The Food and Drug Administration said in a statement that it would increase surveillance of imported strawberries.

 

Hepatitis A: Get vaccinated cause you never know when you’ll eat shit

Frozen berries from Egypt, frozen scallops from the Philippines, raw sewage in Detroit, one never really knows when they are going to injest human shit.

hep.aThe City of Detroit is offering preventative vaccinations after two people were diagnosed with Hepatitis A.

Health officials say the two people both came in contact with raw sewage that backed up into a basement.

The Detroit Health Department recommends that anyone who may have come in contact with sewage seek a preventative vaccination.

Contact your primary care physician or go to one of Detroit’s Health Department clinics between Friday August 26 and Friday, September 2. 

Egypt investigates claims of hepatitis-A in strawberry exports

With 10 hepatitis A cases linked to frozen strawberries used by Tropical Smoothie Café in Virginia, and health officials saying the hep A strain has been associated with past outbreaks due to frozen strawberries from Egypt, the Egyptians are now investigating.

strawberry.harvest.egypeEgypt Independent cites Agriculture Ministry spokesman Edi Hawash as saying the U.S. has not officially informed Egypt of the claims, but the claims are being investigated anyway.

Agriculture Minister Essam Fayed has formed a committee, headed by the chairman of the Union of Egyptian Exporters, to investigate the issue, Hawash added.

He said that recent tests conducted on random samples of exported strawberries have shown no cases of the virus.

Hussein al-Hinnawi, the president of the Union of Producers and Exporters of Horticultural Crops, said he doubts that the reported hepatitis-A infections were caused by frozen Egyptian strawberries.

He said Egyptian strawberries are scrutinized at competent laboratories prior to export. Moreover, exporters have full awareness of good practice through the stages of production, transfer and export, Hinnawi said.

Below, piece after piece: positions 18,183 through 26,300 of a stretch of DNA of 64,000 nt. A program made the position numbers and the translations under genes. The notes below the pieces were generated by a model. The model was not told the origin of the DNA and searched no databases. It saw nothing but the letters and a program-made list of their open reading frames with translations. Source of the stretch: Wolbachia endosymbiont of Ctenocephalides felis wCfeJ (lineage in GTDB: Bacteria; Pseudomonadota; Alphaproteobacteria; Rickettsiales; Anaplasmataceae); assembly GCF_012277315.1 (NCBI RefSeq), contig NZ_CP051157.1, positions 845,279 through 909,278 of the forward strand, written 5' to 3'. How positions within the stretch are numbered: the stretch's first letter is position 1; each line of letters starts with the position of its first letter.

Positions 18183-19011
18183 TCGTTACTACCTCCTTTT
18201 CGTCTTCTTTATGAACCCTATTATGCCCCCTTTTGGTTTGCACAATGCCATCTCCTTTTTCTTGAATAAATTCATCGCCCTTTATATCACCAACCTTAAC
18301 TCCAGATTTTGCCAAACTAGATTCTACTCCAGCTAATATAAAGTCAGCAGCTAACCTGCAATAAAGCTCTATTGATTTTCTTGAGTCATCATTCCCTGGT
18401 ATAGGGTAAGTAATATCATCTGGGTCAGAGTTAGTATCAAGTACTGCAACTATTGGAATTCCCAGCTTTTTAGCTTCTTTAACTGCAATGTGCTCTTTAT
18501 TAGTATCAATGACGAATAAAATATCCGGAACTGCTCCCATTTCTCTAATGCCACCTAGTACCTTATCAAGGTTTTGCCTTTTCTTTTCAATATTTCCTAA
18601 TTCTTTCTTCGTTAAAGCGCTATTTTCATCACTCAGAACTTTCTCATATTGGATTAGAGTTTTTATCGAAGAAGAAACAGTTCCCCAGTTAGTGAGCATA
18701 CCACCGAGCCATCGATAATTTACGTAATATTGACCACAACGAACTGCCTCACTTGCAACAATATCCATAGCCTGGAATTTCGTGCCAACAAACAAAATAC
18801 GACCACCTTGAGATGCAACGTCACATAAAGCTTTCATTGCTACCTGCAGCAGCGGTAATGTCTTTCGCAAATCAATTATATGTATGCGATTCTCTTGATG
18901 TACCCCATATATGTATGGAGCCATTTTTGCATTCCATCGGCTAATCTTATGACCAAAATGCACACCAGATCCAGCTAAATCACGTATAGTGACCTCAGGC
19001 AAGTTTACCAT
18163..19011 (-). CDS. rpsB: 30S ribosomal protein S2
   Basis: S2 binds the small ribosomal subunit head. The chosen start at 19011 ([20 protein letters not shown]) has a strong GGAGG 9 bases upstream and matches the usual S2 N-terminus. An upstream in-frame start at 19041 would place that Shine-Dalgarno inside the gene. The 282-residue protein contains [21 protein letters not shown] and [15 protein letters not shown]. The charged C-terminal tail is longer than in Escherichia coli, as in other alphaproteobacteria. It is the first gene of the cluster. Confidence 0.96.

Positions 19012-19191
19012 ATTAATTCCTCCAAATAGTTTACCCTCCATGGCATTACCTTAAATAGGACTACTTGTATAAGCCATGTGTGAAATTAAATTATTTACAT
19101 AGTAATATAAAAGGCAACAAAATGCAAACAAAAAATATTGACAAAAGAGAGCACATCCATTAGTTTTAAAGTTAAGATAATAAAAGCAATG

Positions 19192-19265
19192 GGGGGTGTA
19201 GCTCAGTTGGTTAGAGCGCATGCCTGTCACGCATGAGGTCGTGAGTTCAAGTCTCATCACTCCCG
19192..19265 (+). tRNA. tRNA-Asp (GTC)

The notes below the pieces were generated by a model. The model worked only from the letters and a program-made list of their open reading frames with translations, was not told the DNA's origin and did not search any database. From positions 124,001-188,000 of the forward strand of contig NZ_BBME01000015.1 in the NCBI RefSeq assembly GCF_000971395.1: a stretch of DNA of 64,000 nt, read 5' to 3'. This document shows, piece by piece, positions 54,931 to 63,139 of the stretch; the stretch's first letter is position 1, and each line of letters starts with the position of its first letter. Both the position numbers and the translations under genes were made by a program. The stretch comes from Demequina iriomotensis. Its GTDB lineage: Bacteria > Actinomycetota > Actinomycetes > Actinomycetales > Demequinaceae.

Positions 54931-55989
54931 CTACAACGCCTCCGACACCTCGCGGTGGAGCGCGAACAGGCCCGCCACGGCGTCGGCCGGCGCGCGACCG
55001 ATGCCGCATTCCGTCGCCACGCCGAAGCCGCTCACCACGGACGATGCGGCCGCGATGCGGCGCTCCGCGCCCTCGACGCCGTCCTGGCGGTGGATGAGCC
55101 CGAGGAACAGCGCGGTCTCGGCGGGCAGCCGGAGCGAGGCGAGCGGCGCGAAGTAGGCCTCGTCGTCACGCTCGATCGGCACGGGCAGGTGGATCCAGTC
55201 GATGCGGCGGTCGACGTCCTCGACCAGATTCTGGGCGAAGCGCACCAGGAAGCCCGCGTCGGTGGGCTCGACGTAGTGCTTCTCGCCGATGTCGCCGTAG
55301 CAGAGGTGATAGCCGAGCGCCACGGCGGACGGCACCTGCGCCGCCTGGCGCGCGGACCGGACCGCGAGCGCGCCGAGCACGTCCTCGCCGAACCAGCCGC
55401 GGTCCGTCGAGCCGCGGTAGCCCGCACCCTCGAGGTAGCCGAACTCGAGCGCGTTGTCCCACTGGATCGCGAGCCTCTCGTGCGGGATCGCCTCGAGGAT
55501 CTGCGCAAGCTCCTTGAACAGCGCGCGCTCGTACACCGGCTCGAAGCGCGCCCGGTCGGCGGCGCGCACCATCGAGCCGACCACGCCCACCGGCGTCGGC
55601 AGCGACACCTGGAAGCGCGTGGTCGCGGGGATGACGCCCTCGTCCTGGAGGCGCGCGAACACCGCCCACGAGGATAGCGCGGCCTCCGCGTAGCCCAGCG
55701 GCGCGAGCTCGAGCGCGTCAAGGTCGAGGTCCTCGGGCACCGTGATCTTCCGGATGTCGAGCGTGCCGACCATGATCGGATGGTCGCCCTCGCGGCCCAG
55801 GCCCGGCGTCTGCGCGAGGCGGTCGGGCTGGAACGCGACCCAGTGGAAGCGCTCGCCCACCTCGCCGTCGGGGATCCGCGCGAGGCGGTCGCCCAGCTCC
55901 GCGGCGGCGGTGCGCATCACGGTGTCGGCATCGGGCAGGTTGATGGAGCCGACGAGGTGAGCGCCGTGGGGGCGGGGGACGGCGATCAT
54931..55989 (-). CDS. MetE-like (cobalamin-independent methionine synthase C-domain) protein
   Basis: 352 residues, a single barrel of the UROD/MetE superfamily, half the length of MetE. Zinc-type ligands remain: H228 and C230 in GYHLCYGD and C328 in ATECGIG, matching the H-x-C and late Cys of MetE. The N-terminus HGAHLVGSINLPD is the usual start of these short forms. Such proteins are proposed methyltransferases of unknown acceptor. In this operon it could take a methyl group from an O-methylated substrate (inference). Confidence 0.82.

Egypt ranks first among Arab countries in the production and export of strawberries, exporting about 40,000,000 tons of fresh and frozen strawberries to 30 countries in Europe, America, Southeast Asia and the Gulf states, according to Al-Ahram.

Tropical Smoothie Cafe voluntarily withdrew all of the strawberries sourced from Egypt and found an alternate supply.

208 sick: Hawaii Hepatitis A outbreak linked to frozen raw scallops from Philippines

The U.S. Food and Drug Administration and the Centers for Disease Control and Prevention (CDC) and state and local officials are investigating an outbreak of hepatitis A illnesses linked to raw scallops.

scallops.hep.aThe FDA and CDC are supporting the Hawaii Department of Health (DOH) in an investigation of hepatitis A virus (HAV) infections linked to scallops supplied by Sea Port Products Corp. On August 17, 2016, Hawaii Department of Health reported that 206 people have been confirmed to have become ill with hepatitis A in that state.

On August 17, 2016, the FDA, Hawaii DOH, CDC and state partners informed Sea Port Products Corp that epidemiological, laboratory and traceback information indicates their scallops are the likely source of illnesses.

On August 18, 2016, Sea Port Products Corp initiated a voluntary recall of frozen Bay Scallops produced on November 23, 2015 and 24, 2015. The products were distributed to California, Hawaii, and Nevada. The FDA is working with the recalling firm to ensure their recall is effective and that recalled product is removed from the market.

Restaurants and other retailers should not sell or serve the recalled Bay Scallops. The recalled products were not sold directly to consumers. FDA advises consumers not to eat the recalled Bay Scallops. Consumers should ask the restaurant or retailer where their scallops came from to make sure they do not eat recalled Bay Scallops from Sea Port Products Corp.

The FDA’s traceback investigation involved working with Hawaii DOH to trace the path of food eaten by those made ill back to a common source. The traceback investigation determined that Sea Port Products Corp imported the scallops that were later supplied to certain Genki Sushi locations in Hawaii, where ill people reported eating.

On August 17, 2016, FDA laboratory analysis of two scallop samples, which were collected on August 11, 2016, were confirmed positive for hepatitis A. These samples were imported by Sea Port Products Corp. 

The scallops are produced by De Oro Resources Inc., in Suba Basbas, Philippines, and imported by Sea Port Products Corp. in Washington state. Health authorities closed Genki Sushi restaurants on Oahu and Kauai late Monday because the scallops had been served there.